Research Excellence Framework
The Research Excellence Framework is the successor to the Research Assessment Exercise, a method of assessing the research of British higher education institutions. It is currently planned to take place in 2014 to assess research that has taken place during the period 2008–2013 inclusive.
In June 2007 the Higher Education Funding Council for England issued a circular letter announcing that a new framework for assessing research quality in UK universities would replace the Research Assessment Exercise (RAE), following the 2008 RAE. The following quote from the letter indicates some of the original motivation:
Our key aims for the new framework will be:
- to produce robust UK-wide indicators of research excellence for all disciplines which can be used to benchmark quality against international standards and to drive the Council's funding for research
- to provide a basis for distributing funding primarily by reference to research excellence, and to fund excellent research in all its forms wherever it is found
- to reduce significantly the administrative burden on institutions in comparison to the RAE
- to avoid creating any undesirable behavioural incentives
- to promote equality and diversity
- to provide a stable framework for our continuing support of a world-leading research base within HE.
The letter also set out a timetable for the development of the REF. HEFCE undertook a consultation exercise during September-December 2009, soliciting responses from stakeholders on the proposals. These include for example the response from Universities UK and the response from the University and College Union.
In July 2010 (following the May 2010 general election), the Universities and Science minister David Willetts announced that the REF will be delayed by a year in order to assess the efficacy of the impact measure.
Grading criteria 
Submissions are assessed according to the following criteria:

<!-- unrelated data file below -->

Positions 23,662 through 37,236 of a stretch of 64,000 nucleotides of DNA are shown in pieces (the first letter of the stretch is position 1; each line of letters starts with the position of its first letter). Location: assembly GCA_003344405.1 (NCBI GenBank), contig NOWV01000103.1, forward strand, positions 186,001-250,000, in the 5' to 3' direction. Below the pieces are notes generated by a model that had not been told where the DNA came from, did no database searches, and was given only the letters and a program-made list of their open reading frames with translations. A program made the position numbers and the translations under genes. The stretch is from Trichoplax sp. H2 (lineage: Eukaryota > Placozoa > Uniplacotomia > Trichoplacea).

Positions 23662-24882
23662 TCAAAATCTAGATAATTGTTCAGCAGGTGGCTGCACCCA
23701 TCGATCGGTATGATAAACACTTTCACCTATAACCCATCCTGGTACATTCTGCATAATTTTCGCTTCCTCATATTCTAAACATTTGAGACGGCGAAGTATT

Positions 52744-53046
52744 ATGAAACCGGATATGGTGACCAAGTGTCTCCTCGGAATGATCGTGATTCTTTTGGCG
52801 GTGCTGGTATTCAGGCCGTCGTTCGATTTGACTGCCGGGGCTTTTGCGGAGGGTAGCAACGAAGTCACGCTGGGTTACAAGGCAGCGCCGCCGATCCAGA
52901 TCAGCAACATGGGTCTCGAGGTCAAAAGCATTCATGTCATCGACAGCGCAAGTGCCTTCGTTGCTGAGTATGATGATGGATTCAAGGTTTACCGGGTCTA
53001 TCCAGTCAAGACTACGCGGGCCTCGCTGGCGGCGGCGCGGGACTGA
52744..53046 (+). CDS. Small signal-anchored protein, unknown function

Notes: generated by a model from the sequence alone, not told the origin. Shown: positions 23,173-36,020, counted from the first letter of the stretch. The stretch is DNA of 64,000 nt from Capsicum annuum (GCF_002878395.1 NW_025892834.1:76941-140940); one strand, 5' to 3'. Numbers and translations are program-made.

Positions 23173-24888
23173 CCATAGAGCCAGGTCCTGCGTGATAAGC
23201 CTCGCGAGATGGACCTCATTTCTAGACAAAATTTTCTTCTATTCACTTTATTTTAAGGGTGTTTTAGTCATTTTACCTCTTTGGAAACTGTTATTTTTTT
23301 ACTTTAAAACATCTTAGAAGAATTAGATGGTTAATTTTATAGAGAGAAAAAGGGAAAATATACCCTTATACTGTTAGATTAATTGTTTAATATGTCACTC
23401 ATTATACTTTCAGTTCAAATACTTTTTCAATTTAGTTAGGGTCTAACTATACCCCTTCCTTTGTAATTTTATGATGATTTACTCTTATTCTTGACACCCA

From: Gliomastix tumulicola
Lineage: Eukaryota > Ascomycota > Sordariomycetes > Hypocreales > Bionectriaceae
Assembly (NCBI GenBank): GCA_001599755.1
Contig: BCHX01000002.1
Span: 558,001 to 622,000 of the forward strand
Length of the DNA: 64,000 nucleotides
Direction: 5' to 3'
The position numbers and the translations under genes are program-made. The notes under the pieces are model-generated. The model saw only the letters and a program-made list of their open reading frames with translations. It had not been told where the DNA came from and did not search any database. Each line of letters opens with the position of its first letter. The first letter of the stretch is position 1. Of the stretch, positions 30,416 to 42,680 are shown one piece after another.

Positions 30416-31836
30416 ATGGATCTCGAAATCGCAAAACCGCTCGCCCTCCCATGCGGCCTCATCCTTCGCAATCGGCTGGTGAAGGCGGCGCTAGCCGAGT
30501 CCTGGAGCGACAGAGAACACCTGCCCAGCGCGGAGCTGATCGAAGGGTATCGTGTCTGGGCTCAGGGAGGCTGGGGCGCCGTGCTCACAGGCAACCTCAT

- Four star: Quality that is world-leading in terms of originality, significance and rigour.
- Three star: Quality that is internationally excellent in terms of originality, significance and rigour but which falls short of the highest standards of excellence.
- Two star: Quality that is recognised internationally in terms of originality, significance and rigour.
- One star: Quality that is recognised nationally in terms of originality, significance and rigour.
- Unclassified Quality: that falls below the standard of nationally recognised work. Or work which does not meet the published definition of research for the purposes of this assessment.
Criticism has focused on the element of the REF that addresses the "impact" of research. The articles below raise two objections. The main one is that "impact" has been defined to mean impact outside the academy. If researchers were required to pursue this form of impact, it would undermine academic freedom. The other is that impact - as currently construed - is hard to measure in any way that would be regarded as fair and impartial.
The Higher Education Funding Council for England argue that their measure of "impact" is a broad one which will encompass impact upon the "economy, society, public policy, culture and the quality of life".
- Assessment framework and guidance on submissions, p. 42. http://www.hefce.ac.uk/research/ref/pubs/2011/02_11/02_11.pdf
- Shepherd, Jessica (2009-10-13). "Humanities research threatened by demands for 'economic impact'". Guardian_newspaper (London). Retrieved 2010-05-22.
- "Andrew Oswald: REF should stay out of the game". The Independent (London). 2009-11-26. Retrieved 2010-05-22.
- Felipe Fernández-Armesto (3 November 2009). "Poisonous Impact". Times Higher Education.
- Shepherd, Jessica (2009-10-13). "Humanities research threatened by demands for 'economic impact'". The Guardian (London). Retrieved 2010-05-22.